Auto Transport Advice – Terminal Shipping vs Door-to-Door Shipping

Although the concept of car shipping may seem simple, car owners often find many of the decisions they have to make confusing. For example, what’s the difference between terminal and door-to-door service and how do these choices impact you?

Terminal Shipping

Many car shipping companies use terminals to coordinate their loads. A terminal is often simply a big parking lot. The car owner drops the car off at a terminal near the starting point. The car is held there until sufficient vehicles are heading in the same direction. The vehicles are all loaded on a truck which drives to a terminal near the destination where the owner can pick it up.

Some shippers offer discounts for terminal-to-terminal auto transport. This is a convenient method for people who live in dense downtown areas where door-to-door service might be impossible.

On the other hand, the car may sit in the terminal for days, subject to theft and vandalism. The terminals have better security than the owner’s garage, but the concentration of cars is a tempting target for criminals. The car is likely to be exposed to the elements which can also lead to damage, and the contract will almost certainly have a clause to absolve the shipper of weather-related damage.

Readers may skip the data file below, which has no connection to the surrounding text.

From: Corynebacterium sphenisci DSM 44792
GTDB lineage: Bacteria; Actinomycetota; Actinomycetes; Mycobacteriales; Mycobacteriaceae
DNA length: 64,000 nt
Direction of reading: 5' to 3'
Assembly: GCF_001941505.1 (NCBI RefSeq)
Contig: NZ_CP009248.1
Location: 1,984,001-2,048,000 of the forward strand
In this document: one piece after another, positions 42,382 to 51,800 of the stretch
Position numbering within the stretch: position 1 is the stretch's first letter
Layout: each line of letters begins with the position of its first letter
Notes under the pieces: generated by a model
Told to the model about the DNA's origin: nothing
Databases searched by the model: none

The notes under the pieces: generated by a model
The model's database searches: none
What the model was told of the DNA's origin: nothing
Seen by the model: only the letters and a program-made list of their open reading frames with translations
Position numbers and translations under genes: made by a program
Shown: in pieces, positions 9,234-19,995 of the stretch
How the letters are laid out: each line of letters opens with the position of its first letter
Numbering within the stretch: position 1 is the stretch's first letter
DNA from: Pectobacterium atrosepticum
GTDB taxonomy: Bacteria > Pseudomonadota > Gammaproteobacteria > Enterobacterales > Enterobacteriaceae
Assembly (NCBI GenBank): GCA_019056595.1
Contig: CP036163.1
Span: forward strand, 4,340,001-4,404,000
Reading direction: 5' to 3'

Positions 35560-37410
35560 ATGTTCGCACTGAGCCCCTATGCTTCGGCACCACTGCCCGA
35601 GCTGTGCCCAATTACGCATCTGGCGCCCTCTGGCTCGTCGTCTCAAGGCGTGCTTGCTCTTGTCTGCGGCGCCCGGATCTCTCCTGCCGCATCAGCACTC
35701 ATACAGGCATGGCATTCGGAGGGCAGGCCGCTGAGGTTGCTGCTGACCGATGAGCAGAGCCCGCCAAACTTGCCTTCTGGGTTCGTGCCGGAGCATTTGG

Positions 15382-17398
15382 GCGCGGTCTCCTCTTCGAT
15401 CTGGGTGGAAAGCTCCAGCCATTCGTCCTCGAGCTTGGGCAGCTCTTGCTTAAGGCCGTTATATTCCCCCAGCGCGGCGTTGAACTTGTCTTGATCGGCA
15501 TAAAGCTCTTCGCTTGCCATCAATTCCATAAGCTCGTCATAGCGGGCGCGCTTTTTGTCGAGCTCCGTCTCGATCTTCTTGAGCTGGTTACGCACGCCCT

As for convenience, it’s both more and less convenient than door-to-door auto transport. It is more so because the owner can drop the car off at leisure rather than needing to wait for a truck to show up. However terminal shipping is less convenient because the car is out of the owner’s hands for longer.

Door-to-Door Shipping

Door-to-door auto transport is just what it sounds like. The truck drives right to your door and the car is driven directly onto the carrier. The truck then drives to the destination where the car is dropped off at the front door of your new home.

If the owner’s home is in an area where large trucks have difficulty navigating, the truck may have to be met in a nearby parking lot. Although door-to-door shipping may cost more, many owners prefer it. Since their car is out of their control for less time, there is less chance of something happening to the vehicle. While the shipper is waiting for enough cars to be available to make the transport trip cost effective, the customer retains full use of the vehicle.

So Which Is Better?

As with many choices, the ideal solution depends on your preferences and your situation. However, most car owners say they are happier with door-to-door auto transport. The slight inconvenience of waiting for the truck is offset by the advantages of knowing that their car is in the care of a driver at all times on its journey.

Before making a decision, talk to the transport company about your particular needs and you will be able to decide which of the methods is better for you.

S80 and C30, Volvo’s Entrants to Auto Shows

Despite the fact that we are still in the early parts of 2006, there had already been many auto shows not only in the United States but in other countries as well that featured the most captivating and the most promising production vehicles. These auto shows also became the venue for automobile manufacturers to show off their concept vehicles.